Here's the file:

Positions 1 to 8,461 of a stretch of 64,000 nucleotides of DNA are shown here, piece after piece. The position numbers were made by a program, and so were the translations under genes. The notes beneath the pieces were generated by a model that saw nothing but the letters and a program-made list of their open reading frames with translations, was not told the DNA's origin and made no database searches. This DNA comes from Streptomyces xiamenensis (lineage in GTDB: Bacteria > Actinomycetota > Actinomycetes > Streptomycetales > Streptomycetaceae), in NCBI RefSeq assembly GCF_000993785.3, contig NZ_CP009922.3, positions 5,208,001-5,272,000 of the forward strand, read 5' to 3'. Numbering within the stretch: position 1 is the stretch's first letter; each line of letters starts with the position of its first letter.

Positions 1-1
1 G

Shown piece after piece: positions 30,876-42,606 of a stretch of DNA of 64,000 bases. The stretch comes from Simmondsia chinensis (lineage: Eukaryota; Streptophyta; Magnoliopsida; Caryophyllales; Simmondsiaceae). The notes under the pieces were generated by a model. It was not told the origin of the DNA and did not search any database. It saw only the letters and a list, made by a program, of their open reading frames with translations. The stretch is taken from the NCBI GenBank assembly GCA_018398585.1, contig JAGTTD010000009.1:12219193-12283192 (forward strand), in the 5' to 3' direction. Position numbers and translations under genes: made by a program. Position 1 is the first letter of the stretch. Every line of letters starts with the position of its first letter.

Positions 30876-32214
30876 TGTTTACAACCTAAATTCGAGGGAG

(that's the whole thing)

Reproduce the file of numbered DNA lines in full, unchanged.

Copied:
Positions 1 to 8,461 of a stretch of 64,000 nucleotides of DNA are shown here, piece after piece. The position numbers were made by a program, and so were the translations under genes. The notes beneath the pieces were generated by a model that saw nothing but the letters and a program-made list of their open reading frames with translations, was not told the DNA's origin and made no database searches. This DNA comes from Streptomyces xiamenensis (lineage in GTDB: Bacteria > Actinomycetota > Actinomycetes > Streptomycetales > Streptomycetaceae), in NCBI RefSeq assembly GCF_000993785.3, contig NZ_CP009922.3, positions 5,208,001-5,272,000 of the forward strand, read 5' to 3'. Numbering within the stretch: position 1 is the stretch's first letter; each line of letters starts with the position of its first letter.

Positions 1-1
1 G

Shown piece after piece: positions 30,876-42,606 of a stretch of DNA of 64,000 bases. The stretch comes from Simmondsia chinensis (lineage: Eukaryota; Streptophyta; Magnoliopsida; Caryophyllales; Simmondsiaceae). The notes under the pieces were generated by a model. It was not told the origin of the DNA and did not search any database. It saw only the letters and a list, made by a program, of their open reading frames with translations. The stretch is taken from the NCBI GenBank assembly GCA_018398585.1, contig JAGTTD010000009.1:12219193-12283192 (forward strand), in the 5' to 3' direction. Position numbers and translations under genes: made by a program. Position 1 is the first letter of the stretch. Every line of letters starts with the position of its first letter.

Positions 30876-32214
30876 TGTTTACAACCTAAATTCGAGGGAG